A New Autumn 28 September 2014
Sandhill Cranes, Crex Meadows, Wisconsin
Paper Birch and a veil of bluestem
Wetland plants shimmer from pale green to yellow and golden brown, glowing as fields of gold. Senescence is not just death. It is preparation for new life, dormancy that delivers resilience, promise of future, strength and resolve, wise living, and investment in continuity. Death of parts gives life to the whole, the roots living on. In all that it does, the autumn senescence also builds the great stage on which great migrations play their scripted dramas.
Quaking Aspen grove
Migrating birds echo a strength of preparation. Small songbirds, the North American sparrows and wood warblers, fill the cool, clear night skies with delicate contact calls, sweet voices from invisible lives just above, hidden in the blackness and endless stars. To the unaware, they are not there. To the aware, the gentle sounds ring with brilliance, color, and memory. They are out there, even if we can't see them, even if we can't be with them. They are just out of reach, just beyond what we can know. They are there.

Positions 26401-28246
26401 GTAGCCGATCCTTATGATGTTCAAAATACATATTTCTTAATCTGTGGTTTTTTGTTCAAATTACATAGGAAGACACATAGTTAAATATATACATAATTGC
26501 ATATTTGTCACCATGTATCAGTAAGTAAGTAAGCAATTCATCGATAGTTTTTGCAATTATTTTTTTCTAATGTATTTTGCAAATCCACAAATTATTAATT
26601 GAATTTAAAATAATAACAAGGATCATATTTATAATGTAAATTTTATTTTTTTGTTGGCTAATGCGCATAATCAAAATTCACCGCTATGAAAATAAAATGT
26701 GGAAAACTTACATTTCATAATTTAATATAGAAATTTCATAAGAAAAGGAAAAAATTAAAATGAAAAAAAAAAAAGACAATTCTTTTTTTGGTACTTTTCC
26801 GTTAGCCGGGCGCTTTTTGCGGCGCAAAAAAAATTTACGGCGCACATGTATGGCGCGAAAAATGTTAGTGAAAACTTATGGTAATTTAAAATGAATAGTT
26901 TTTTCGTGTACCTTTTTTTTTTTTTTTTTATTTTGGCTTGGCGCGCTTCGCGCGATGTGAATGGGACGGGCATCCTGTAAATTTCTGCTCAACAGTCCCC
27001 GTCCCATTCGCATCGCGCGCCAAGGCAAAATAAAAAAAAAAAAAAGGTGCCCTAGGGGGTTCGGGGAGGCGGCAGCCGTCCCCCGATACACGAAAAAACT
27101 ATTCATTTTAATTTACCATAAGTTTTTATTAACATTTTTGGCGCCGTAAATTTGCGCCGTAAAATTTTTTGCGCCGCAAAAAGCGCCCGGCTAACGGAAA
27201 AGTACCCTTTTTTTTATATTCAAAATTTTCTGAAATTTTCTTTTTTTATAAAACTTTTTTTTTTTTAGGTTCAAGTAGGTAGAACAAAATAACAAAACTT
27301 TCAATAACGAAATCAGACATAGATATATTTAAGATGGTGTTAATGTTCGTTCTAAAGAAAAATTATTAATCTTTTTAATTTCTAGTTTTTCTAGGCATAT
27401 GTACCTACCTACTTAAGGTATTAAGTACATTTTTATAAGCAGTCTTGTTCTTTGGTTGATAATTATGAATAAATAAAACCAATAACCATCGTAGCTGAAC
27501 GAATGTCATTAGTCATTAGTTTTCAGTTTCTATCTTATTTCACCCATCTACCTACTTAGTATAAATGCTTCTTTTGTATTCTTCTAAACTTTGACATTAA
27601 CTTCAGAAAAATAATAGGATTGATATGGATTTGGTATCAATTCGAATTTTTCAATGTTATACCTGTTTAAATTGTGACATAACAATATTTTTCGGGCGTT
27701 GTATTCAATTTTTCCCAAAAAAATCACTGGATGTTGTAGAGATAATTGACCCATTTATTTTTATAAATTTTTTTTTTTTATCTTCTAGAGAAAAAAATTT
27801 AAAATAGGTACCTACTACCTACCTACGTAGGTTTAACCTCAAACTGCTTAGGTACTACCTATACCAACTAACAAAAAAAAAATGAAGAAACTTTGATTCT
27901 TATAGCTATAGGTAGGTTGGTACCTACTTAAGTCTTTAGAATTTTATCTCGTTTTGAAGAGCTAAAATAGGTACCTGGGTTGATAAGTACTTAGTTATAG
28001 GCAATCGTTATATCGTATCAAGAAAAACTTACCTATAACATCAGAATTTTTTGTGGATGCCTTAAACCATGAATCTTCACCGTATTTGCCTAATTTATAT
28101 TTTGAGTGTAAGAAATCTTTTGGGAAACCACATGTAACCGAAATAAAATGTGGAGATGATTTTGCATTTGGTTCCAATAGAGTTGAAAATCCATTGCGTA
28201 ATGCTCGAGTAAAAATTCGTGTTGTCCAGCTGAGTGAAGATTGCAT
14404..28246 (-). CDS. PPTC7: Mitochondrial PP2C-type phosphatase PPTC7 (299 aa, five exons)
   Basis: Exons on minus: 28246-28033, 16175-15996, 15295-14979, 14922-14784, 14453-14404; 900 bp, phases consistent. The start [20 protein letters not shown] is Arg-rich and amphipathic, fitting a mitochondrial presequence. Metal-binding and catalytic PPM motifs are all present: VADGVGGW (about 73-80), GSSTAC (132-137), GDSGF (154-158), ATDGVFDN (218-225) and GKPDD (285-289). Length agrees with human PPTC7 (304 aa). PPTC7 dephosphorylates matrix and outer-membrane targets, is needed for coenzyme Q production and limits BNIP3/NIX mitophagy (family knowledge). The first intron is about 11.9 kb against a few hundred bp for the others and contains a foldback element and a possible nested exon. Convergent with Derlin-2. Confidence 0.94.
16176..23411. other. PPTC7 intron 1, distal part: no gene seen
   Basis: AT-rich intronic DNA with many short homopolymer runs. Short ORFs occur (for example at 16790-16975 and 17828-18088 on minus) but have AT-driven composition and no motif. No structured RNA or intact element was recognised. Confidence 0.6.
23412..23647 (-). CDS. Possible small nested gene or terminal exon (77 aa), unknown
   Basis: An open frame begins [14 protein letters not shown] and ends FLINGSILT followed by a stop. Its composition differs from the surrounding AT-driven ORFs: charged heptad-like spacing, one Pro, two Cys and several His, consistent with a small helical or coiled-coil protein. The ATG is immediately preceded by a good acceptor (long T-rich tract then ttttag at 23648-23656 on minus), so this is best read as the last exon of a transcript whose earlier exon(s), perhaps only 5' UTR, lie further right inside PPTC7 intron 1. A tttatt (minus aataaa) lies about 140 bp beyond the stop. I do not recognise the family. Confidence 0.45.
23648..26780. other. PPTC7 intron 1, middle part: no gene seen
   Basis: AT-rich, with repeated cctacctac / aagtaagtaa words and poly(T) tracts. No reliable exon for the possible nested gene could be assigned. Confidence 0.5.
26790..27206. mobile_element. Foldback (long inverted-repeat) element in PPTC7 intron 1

With such a vigorous and heroic story unfolding in the night sky, I imagine the morning light will bring hundreds or thousands of feathered travelers, all of them letting down to the safety of the trees below. Now, in broad daylight, I find the hen of the woods, the Grifola fungi, delicious and meaty, to be growing near the base of a favorite oak. Sugar maples glow on the hillsides, prickly ash turn brilliant yellow in places, and basswood quickly turn over from green to yellow to brown. The quaking aspen dance between lime green and golden yellow. Everywhere I look I see the signs. Life is traveling by so quickly. Autumn has arrived, and it has done so quite suddenly. The cranes will be gathering. It is time to visit old friends.
Trumpeter Swans, early morning light. Can you find all five swans?